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What is singleton class?

 
Subrata Pradhan
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Can anyone please give me detail explanation what is Singletone class or design pattern?? when we are going to use it with example???
 
Bear Bibeault
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What is "xyz" questions should always be researched on the web first. Then you can ask specific questions on parts you have trouble understanding.

Singleton pattern
 
Randall Twede
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true enough Bear. i will just say this. it is a simple version of the answer. when you use singleton pattern you don't have to synchronize any code. i didn't research it beyond that. when you have many clients wanting to access your servlet site you can use singleton pattern to provide each one with their own version of the servlet. that way you don't have to synchronize any of your code. i am sure there is more to it than that.
 
Anayonkar Shivalkar
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Randall Twede wrote:when you use singleton pattern you don't have to synchronize any code

I didn't get this. Of course, there will be only one object of that (singleton) class, but what if that same object is shared among threads, and those threads calling methods over that object? I guess it is a typical scenario, and that object is just like any other object.

Or am I missing anything?
 
Junilu Lacar
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I have doubts about not needing to synchronize when using a singleton, too. In fact, since a singleton introduces what amounts to a global state, one would think that extra care must be taken in accessing any fields in the singleton so that you don't run into any concurrency problem. ThreadLocal objects come to mind to address this. Even early implementations of lazy instantiation of a singleton suffered from synchronization problems. The Wikipedia entry for singleton is pretty complete. In fact, with JEE 6, there are annotations that deal specifically with concurrency concerns: see http://docs.oracle.com/javaee/6/tutorial/doc/gipvi.html. Aside from the instantiation problem though, if the singleton does not have any member fields (that is, it is a stateless singleton) and consists only of methods, then it is going to be inherently thread-safe.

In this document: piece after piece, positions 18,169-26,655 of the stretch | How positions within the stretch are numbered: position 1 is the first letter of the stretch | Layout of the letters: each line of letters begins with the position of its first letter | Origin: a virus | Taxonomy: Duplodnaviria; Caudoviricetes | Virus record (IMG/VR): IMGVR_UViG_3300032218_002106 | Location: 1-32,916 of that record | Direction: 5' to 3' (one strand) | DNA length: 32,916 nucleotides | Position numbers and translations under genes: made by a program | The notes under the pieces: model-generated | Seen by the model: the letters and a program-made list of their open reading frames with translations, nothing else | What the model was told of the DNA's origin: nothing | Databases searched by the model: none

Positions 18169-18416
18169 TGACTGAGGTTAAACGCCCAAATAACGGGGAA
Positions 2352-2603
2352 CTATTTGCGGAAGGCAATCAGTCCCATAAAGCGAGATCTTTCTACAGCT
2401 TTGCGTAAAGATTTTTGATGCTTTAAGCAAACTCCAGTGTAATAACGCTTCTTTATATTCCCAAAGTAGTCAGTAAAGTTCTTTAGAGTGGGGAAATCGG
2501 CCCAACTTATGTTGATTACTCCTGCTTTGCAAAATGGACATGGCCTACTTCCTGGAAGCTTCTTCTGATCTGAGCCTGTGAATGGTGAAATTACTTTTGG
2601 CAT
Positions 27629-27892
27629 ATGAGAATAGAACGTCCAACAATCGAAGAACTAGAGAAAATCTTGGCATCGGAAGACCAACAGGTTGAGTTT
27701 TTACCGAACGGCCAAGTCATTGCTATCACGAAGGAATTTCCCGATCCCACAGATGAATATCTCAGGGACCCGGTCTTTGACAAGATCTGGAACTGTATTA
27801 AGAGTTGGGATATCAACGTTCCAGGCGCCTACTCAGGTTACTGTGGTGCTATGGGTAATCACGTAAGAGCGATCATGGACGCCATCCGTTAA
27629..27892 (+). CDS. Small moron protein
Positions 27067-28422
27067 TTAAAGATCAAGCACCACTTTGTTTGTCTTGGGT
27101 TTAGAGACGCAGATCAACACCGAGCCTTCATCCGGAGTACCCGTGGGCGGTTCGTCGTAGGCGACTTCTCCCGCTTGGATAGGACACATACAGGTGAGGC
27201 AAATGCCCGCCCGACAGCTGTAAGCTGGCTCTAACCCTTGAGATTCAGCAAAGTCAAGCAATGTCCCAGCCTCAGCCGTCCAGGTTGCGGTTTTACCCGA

In the strictest sense, a singleton is any class whereby there can exist one and only one instance, universally. A less strict definition would be one and only one instance in a JVM but you need to make sure the class does not make any assumptions that it is universally unique. The typical example I've seen to show the problems that can occur with a (non-strict) singleton that incorrectly assumes it is universally unique is one that implements a counter, without the JEE 6 annotations cited previously. When a singleton like this is deployed to multiple JVMs, then you can start seeing problems.
 
Anayonkar Shivalkar
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Junilu Lacar wrote:if the singleton does not have any member fields (that is, it is a stateless singleton) and consists only of methods, then it is going to be inherently thread-safe.

How? Again, I'm giving the same scenario I mentioned in previous post. Yes, the class is singleton, and yes, there will be only one object of it throughout the JVM. But what if that same object is shared by many threads, and what if one or more methods of that class is/are dealing with non-threadsafe data structures (like dealing with ArrayList, or developer's own non-threadsafe implementation of queue)?
And again, how this object is different from any other object?
I'm still not getting how thread safety is related to a class being normal one or singleton one.

Apart from that, if a class consists only methods, then I won't even make a single object of it. I would make all those methods as static, and start invoking them

Junilu Lacar wrote:one would think that extra care must be taken in accessing any fields in the singleton so that you don't run into any concurrency problem